Hyderabad shuts down to face survey; but exercise shoddy

Hyderabad reportedly resembled a ghost town on Tuesday, with all shops and commercial establishments, and industry declaring a holiday as the controversial household survey got under way following the division of the former Andhra Pradesh into two states, Telangana and Seemandhra.

Interestingly, liquor outlets were about the only shops to remain open, though all eateries were shut.

Even government hospitals worked with skeletal staff causing great hardship to patients.

Telangana Chief Minister K Chandrasekhar Rao duly filled up his form, while his Seemandhra counterpart Chandrababu Naidu left the job to his private secretary.

But Telugu film star Pawan Kalyan, who extensively campaigned during the polls at the prompting of Narendra Modi, showed the door to the enumerators. An old associate of chief minister KCR, actress turned politician Vijayashanthi, also refused to let in the enumerators. Surveyors found the house of the chief justice of Hyderabad high court Justice K J Sengupta 'locked'.

At the end of the day, not more than 60 per cent of Hyderabad's population had been surveyed and the municipal corporation chief declared that the exercise will be continued on ''another day''.

 Though the city remained indoors in a self-imposed curfew, fearing non- enumeration would lead to problems, the survey itself turned out to be simple.

 KCR exuded confidence that the results of the survey would be ready by the first week of September.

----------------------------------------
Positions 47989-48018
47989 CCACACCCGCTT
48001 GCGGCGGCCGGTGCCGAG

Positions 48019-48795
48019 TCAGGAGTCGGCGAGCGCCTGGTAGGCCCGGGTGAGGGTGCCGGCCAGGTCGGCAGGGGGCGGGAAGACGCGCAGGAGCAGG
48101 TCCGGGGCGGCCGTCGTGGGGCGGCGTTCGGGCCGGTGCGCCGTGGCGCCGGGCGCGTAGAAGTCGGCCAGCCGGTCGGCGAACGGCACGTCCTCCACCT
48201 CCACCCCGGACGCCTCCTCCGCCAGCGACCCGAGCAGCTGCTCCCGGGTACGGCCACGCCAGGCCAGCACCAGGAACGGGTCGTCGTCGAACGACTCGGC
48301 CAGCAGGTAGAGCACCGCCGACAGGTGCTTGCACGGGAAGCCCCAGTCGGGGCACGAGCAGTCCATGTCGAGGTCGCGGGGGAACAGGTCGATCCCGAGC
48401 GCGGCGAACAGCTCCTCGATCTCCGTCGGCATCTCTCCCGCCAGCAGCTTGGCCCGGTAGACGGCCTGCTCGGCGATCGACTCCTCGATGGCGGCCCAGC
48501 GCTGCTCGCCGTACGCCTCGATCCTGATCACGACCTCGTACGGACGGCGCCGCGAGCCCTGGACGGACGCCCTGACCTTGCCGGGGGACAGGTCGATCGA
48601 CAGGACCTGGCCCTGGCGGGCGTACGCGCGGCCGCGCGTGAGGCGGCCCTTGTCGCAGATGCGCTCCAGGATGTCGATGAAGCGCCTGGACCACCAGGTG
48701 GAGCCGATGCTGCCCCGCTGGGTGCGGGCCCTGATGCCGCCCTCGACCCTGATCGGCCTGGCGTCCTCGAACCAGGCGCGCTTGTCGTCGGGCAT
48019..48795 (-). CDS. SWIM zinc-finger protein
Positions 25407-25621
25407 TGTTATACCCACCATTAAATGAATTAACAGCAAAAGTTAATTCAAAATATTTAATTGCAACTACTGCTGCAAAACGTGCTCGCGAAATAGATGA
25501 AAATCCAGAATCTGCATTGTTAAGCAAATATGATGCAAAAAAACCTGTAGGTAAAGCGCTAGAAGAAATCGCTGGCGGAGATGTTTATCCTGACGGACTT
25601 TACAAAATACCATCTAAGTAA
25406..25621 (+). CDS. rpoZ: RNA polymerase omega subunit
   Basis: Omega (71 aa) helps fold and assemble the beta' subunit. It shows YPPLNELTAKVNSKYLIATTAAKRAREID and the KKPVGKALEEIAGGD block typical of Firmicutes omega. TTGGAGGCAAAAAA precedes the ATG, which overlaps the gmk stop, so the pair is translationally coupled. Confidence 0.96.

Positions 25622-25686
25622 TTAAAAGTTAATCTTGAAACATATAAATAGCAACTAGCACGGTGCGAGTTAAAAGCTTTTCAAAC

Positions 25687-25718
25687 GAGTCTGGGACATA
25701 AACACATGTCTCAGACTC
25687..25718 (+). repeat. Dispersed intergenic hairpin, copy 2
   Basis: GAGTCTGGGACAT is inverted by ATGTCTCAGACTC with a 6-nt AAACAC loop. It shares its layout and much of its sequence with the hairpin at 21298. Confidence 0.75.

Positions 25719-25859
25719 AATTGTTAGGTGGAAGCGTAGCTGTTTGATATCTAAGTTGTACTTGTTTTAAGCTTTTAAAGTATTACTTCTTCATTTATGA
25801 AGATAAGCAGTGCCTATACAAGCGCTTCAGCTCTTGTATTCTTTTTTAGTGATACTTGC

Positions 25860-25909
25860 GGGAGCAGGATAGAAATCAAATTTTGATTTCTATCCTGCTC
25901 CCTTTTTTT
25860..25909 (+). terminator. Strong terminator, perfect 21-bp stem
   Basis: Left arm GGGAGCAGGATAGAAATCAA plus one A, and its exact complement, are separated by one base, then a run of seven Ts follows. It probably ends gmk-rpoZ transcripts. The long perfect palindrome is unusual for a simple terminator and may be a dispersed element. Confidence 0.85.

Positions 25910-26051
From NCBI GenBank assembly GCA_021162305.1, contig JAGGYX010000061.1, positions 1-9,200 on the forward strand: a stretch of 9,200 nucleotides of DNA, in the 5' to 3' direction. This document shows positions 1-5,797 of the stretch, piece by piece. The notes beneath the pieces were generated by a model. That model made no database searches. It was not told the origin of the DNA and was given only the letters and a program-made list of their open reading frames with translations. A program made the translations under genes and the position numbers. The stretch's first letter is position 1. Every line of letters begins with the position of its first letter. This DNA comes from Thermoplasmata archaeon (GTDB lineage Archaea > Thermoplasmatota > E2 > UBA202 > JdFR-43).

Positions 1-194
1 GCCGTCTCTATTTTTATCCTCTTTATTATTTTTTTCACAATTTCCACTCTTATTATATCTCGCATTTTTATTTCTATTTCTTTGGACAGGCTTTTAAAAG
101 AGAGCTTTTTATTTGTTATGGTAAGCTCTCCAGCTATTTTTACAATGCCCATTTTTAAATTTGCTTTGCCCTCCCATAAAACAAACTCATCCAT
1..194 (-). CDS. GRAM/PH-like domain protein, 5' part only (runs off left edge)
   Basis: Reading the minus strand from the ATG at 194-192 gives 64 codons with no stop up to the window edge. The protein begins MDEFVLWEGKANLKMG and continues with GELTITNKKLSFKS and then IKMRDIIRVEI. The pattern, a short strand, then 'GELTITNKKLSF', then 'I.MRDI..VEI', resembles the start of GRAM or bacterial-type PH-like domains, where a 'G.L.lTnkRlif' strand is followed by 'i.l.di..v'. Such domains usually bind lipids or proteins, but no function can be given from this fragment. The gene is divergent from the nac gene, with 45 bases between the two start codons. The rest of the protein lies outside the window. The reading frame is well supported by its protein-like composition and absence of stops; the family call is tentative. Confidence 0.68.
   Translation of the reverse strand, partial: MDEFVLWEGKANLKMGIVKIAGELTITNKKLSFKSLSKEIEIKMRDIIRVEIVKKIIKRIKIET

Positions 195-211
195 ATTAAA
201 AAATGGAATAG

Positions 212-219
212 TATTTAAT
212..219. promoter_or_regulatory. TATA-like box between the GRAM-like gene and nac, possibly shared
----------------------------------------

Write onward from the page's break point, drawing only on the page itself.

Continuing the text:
With last minute changes in the enumeration form, the domicile clause was removed and the surveyors did not ask for physical copies of documents such as Aadhaar card and voter cards. Most of the enumerators being college students were well behaved though at some localities they were restive. This was because the municipal authorities had reneged on their promise of a stipend and lunch.

 Enumerators had to face rough weather in many city slums with people that "more than one family lives here and that their details must be recorded". The survey is ostensibly to weed out the fictitious beneficiaries of government schemes but the enumerators did not ask for ration cards anywhere.

Possibly being new to the job, the enumerators asked different questions in different households. Analysts wondered how standardised data would be generated from all the filled up forms. But KCR exuded confidence that the results of the survey will be ready by the first week of September.

Addressing a press conference in the evening, KCR said he was happy about the way the survey – meant to weed out people not entitled to government subsidy schemes - was conducted and said the data would be useful in identifying 'looters and cheaters'.